And if no asset information system is in place, ‘meshing’ can streamline the initiation of one. A survey company can rapidly scan the owner’s facilities, classify and annotate the ‘mesh’, and then export the resulting data (including as a CSV file) for immediate use by the facilities manager or other supply chain partners for planned preventative maintenance, to manage compliance processes, or to designers for proposed new works (PointFuse connects readily to Autodesk’s Revit via our plugin, reducing the time to create a BIM model by 36%).
As well as buildings, the advantages also extend to other facilities. We have seen PointFuse used to rapidly create accurate models of bridges, petrochemical plants, dockyards, railway stations, airports, electricity substations and power stations – all capable of connection to asset management systems. Even geographically dispersed corporate estates can be managed; meshes of buildings can be incorporated into geospatial platforms such as ESRI, for example.
Point clouds and meshing also enable a more direct connection between what exists and how it is – or will be – used. Detailed surveys and accurate models of commercial offices or high-rise residential buildings, for instance, can detail the floor areas occupied by tenants, what changes have been made by the tenant, what repairs might be needed, what emergency provisions are in place, etc. With many buildings either over- or under-insured, such information can be invaluable for insurance purposes – both for tenants and for commercial insurance costs borne by the building owner. Following the recent passing of the UK’s Building Safety Act, mesh workflows will also enable the efficient capture and upkeep of safety-critical ‘Golden Thread’ data, helping to safeguard those who live in, work in or visit a building covered by the legislation, while also supporting those professionals with compliance responsibilities (see also this Autodesk white paper, to which PointFuse contributed).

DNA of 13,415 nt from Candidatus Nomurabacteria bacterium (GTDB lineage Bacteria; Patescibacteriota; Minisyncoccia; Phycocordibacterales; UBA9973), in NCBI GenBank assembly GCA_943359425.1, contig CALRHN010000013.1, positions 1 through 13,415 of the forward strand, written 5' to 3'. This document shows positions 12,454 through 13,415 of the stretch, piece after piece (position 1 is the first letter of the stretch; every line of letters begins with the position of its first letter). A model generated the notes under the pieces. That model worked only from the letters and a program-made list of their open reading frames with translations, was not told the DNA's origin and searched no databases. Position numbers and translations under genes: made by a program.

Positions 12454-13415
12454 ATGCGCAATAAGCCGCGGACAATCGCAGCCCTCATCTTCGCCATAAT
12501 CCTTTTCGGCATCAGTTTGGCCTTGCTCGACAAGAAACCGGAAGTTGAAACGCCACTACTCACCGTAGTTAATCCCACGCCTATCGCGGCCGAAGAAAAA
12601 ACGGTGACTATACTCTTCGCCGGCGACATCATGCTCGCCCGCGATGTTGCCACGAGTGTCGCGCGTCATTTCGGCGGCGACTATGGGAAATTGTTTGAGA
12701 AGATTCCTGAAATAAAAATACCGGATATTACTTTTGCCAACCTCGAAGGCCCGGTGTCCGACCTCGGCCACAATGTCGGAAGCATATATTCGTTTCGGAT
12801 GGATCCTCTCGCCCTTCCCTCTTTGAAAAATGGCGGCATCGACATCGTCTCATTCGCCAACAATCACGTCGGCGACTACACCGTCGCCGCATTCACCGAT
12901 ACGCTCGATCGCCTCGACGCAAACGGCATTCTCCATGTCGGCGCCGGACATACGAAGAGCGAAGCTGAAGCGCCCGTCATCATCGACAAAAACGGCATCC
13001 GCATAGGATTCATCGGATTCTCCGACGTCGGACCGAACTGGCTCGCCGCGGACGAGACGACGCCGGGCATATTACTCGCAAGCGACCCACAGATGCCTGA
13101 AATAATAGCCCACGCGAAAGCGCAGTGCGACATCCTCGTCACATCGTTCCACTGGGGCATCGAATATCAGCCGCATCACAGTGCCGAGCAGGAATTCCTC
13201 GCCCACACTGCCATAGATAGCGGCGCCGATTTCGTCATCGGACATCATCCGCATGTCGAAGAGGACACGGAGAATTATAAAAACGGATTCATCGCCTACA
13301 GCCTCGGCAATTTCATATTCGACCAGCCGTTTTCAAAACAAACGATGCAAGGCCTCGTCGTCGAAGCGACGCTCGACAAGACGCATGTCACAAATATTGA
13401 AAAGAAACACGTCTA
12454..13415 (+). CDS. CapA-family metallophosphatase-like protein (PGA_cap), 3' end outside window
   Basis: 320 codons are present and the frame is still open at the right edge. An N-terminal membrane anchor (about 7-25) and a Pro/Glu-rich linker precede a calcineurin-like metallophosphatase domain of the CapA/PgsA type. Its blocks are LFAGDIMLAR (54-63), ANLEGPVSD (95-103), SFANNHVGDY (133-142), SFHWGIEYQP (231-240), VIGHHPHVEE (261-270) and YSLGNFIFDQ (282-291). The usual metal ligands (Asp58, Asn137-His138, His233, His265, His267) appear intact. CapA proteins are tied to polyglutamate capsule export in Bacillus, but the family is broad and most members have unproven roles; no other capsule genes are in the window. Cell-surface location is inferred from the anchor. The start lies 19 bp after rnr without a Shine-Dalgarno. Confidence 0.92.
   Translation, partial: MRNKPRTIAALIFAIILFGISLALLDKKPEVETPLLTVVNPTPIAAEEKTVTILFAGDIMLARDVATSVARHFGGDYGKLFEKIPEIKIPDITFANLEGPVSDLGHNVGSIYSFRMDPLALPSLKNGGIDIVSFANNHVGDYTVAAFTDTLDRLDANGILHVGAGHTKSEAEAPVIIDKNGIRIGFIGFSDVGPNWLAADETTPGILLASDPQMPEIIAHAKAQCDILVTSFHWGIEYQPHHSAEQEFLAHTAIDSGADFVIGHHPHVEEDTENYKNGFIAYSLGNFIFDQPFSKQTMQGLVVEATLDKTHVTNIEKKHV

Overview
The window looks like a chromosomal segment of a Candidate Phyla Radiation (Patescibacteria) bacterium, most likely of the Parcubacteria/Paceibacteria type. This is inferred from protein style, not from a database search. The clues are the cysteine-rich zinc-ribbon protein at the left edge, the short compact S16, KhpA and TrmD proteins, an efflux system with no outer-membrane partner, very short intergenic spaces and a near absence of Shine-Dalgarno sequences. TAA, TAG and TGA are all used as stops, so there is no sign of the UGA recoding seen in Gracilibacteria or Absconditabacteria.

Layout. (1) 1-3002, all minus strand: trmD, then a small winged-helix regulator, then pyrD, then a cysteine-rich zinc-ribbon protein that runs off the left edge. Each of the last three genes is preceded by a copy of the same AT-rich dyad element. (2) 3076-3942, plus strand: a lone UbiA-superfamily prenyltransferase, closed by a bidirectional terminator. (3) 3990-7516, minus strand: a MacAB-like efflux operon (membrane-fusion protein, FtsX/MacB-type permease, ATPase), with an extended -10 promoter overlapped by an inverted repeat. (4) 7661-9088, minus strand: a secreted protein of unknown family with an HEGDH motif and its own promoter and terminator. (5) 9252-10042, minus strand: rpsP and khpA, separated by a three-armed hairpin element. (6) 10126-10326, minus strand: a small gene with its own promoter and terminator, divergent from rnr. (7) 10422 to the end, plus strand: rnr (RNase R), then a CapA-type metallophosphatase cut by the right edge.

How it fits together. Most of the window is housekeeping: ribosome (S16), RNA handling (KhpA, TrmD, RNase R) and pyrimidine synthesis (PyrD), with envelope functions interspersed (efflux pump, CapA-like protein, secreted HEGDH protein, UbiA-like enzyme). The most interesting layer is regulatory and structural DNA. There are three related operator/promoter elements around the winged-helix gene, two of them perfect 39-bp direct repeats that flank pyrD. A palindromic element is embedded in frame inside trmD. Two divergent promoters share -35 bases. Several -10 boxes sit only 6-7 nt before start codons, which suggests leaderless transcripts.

And to return to my opening points about climate change and legacy assets, it is also likely that embodied carbon concerns will increasingly influence asset owner-operators’ redevelopment plans. A major UK retail project in central London was recently put on hold over concerns that demolition then construction of a new store and offices would be more wasteful than redevelopment of the existing building. Reality capture and meshing would be able to help such organisations, their investors and their supply chain partners to evaluate the pros and cons of different redevelopment options.
In short, the latest ‘meshing’ software forms a powerful connection between geo-located 3D physical assets and the business information systems supporting an organisations’ asset management. It offers a rich foundation to assess and understand existing facilities, and to then efficiently plan and manage future developments.